Fathers and Sons: A Father’s Day daily devotion for Virginia Tech fans

Read Luke 3:1-22.

“And a voice came from heaven: ‘You are my Son, whom I love; with you I am well pleased'” (v. 22).

Rashad “Rock” Carmichael grew up in a big, extended family that included what he called “mostly ladies,” but his father was always the one he turned to.

“My dad was everything to me,” Carmichael once said. “He was my mentor; he was the one who showed me the way. Man, I love him. He was the one who made me ‘Rock.'” Quite literally. When the senior Carmichael heard all those ladies calling his oldest son “Ra Ra,” he quickly put an end to that business, declaring the moniker to be too soft. His boy would be “Rock” from now on.

Carmichael was indeed solid as a rock for the Hokies. He was a starting cornerback in 2009 and 2010. He was named the ACC Defensive Back of the Week for his play in Tech’s 49-27 defeat of East Carolina on Sept. 18, 2010. He had two interceptions in the game, returning one 68 yards for a touchdown. His success at Tech was right in keeping with the plan his father and he had laid out. The only hitch was that Rock’s dad wasn’t around to see it.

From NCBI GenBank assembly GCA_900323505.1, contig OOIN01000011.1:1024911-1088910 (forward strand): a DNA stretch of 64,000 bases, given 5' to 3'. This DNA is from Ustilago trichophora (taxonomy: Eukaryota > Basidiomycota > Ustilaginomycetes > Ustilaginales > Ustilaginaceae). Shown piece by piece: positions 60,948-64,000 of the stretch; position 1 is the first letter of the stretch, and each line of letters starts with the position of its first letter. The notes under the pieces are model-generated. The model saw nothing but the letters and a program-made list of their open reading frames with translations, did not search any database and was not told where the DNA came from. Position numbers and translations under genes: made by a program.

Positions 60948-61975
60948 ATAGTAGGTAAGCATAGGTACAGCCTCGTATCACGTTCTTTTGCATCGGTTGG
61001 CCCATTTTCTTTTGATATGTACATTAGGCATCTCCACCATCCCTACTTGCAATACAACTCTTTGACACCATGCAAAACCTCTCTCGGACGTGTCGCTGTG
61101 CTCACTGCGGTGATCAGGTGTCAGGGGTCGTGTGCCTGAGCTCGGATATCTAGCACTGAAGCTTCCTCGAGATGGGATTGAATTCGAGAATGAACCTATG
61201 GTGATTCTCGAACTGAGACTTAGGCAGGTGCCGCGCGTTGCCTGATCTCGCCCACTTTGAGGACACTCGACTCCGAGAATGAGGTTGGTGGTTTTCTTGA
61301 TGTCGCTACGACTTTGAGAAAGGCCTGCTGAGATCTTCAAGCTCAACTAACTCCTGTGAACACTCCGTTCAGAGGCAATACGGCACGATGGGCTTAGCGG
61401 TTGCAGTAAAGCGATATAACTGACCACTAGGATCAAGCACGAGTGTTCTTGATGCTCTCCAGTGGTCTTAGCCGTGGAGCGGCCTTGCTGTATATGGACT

In July 2008, 40-year-old Bernard Carmichael told his three boys that he didn’t expect to live much longer because of high blood pressure. A few days later, he called Rock at his apartment in Blacksburg for a routine chat that ended with the elder Carmichael’s words, “I’ll talk to you later.” “I don’t know why, but I just knew I wasn’t going to talk to him again,” Rock said.

He didn’t. An hour later, his dad died from a heart attack. Rock refused to answer the phone when his mom called, forcing her to contact Jason Worilds, Carmichael’s closest friend on the team. He delivered the awful news: Rock’s father was gone.

Contemporary society has seemed to develop the nasty habit of belittling and marginalizing fathers and their influence upon their sons. Men are perceived as necessary to effect pregnancy; after that, they can leave and everybody’s better off.

But we need only to look in two places to appreciate the enormity of that misconception. One is our nation’s jails, packed with males who lacked the influence of fathers in their lives as they grew up. The other is the Bible. God

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